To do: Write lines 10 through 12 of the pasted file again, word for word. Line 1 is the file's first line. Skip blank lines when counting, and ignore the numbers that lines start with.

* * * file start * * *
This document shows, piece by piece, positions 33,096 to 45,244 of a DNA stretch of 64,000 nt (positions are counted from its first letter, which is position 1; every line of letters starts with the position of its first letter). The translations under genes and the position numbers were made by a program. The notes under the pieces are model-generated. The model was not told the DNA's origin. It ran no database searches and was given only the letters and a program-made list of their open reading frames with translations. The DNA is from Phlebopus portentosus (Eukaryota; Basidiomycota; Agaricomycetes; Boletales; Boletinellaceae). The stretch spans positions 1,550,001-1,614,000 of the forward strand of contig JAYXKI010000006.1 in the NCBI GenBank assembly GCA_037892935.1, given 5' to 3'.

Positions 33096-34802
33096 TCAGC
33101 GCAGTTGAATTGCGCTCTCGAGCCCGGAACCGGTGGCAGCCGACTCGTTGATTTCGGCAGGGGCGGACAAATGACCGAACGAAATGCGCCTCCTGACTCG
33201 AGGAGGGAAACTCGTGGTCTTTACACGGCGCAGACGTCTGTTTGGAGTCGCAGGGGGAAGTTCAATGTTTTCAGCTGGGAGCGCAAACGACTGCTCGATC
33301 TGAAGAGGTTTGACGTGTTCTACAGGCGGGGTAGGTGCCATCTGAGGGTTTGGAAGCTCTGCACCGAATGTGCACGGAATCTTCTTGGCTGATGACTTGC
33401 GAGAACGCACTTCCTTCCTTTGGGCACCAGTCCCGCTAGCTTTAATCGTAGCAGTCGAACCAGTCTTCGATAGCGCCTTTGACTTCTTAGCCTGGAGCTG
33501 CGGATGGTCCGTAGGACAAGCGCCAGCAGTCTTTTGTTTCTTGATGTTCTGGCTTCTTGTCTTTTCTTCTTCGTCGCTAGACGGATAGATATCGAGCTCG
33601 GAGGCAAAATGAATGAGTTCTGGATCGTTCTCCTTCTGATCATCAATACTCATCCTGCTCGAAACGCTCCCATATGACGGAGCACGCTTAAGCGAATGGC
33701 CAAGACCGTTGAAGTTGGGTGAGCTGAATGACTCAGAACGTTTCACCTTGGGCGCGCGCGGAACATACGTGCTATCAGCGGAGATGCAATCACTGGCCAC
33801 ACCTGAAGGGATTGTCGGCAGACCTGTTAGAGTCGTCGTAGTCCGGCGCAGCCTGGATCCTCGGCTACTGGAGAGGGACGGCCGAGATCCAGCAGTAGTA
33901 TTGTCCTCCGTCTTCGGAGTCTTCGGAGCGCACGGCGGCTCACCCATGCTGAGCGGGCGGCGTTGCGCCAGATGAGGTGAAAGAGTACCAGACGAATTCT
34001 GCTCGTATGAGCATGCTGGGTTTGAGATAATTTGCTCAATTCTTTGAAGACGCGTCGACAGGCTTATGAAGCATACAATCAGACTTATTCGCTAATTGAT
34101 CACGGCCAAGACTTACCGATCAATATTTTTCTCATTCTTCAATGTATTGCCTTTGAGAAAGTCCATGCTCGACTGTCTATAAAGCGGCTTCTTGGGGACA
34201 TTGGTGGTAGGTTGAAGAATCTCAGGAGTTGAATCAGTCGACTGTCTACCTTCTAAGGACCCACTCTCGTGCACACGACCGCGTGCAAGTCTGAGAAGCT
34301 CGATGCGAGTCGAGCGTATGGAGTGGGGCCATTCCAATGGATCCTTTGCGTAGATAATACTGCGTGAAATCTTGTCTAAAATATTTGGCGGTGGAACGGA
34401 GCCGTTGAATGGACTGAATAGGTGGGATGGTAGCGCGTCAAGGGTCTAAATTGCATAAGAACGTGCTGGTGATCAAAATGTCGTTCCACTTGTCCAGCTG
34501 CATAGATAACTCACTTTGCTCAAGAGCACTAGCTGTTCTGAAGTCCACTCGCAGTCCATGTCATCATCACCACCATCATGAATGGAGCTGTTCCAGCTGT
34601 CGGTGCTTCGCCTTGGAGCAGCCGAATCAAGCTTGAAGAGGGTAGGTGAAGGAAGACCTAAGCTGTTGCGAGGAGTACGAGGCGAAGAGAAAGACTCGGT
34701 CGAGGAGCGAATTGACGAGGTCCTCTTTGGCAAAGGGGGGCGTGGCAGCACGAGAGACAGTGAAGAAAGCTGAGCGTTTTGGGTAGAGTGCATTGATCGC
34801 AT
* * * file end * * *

33701 CAAGACCGTTGAAGTTGGGTGAGCTGAATGACTCAGAACGTTTCACCTTGGGCGCGCGCGGAACATACGTGCTATCAGCGGAGATGCAATCACTGGCCAC
33801 ACCTGAAGGGATTGTCGGCAGACCTGTTAGAGTCGTCGTAGTCCGGCGCAGCCTGGATCCTCGGCTACTGGAGAGGGACGGCCGAGATCCAGCAGTAGTA
33901 TTGTCCTCCGTCTTCGGAGTCTTCGGAGCGCACGGCGGCTCACCCATGCTGAGCGGGCGGCGTTGCGCCAGATGAGGTGAAAGAGTACCAGACGAATTCT